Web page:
THE BORDER WARDENS by John Myers Myers

THE BORDER WARDENS

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KIRKUS REVIEW

The Border Patrol, for those who don't know, is the law enforcement arm of the Immigration and Naturalization Service. Its job: to keep the pestilence of lesser breeds from our shores. In the early years of the century the ""wily coolie"" (or the ""Heathen Chinee"") was the menace. He was followed during Prohibition by the bandito whiskey smuggler. Today the ""invaders"" are Mexican wetbacks variously styled by Mr. Myers as ""buzzards,"" ""bloodsuckers,"" ""malignant tumors,"" and ""a horde of pariahs."" They are also ""pertinancious sneaks who have to be hunted down like chicken thieves""; this is the job of the Border Patrol and these John Wayne stalwarts perform it with gusto, enjoying the ""zest of the chase"" and bagging, these days, a ""daily catch"" of hundreds of destitute Mexicans in search of employment in the land of opportunity. The only damper on this exhilarating job is interference from the ""ovoid gentlemen"" in Washington -- Princeton and Yale eggheads who have the presumption to control purse-strings and review the Patrol's round-ups. They are nothing less than ""public saboteurs,"" ""perverse sentimentalists"" who apparently don't understand that ""if the wetback could be eliminated, so could America's crippling welfare program."" Fifty years of hard riding and fast shooting as the unsung heroes of the Border Patrol pursue their prey, ""so unassimilable and below the level of civilization that they could be looked at and not seen as human."" Which is exactly how Myers looks at them.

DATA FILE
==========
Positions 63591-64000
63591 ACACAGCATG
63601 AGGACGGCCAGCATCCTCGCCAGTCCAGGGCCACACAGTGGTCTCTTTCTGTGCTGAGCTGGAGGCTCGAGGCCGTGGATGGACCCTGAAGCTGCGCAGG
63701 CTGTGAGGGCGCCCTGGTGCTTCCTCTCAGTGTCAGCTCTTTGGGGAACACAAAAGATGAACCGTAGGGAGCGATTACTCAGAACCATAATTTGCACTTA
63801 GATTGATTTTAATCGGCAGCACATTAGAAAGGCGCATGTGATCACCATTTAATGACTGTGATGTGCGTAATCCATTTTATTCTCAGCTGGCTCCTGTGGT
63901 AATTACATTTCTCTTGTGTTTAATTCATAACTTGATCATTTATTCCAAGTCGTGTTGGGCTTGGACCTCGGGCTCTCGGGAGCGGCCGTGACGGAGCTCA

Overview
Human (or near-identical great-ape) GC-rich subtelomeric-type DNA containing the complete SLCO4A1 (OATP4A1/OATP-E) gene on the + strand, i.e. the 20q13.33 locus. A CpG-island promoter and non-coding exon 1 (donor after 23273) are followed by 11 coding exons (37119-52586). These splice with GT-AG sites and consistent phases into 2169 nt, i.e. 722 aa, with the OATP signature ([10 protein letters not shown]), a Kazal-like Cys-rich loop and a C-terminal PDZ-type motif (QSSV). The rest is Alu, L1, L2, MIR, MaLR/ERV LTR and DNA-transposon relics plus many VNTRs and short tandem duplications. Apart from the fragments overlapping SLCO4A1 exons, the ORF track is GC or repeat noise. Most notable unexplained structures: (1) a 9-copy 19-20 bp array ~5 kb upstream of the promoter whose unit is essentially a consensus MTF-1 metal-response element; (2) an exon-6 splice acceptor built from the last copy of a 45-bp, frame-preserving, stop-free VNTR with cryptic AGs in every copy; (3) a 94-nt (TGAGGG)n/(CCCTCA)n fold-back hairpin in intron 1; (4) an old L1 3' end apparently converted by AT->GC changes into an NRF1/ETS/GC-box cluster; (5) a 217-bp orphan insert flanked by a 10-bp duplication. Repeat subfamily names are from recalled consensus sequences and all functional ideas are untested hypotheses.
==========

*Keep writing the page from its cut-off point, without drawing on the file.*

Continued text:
Pub Date: March 26th, 1971
Publisher: Prentice-Hall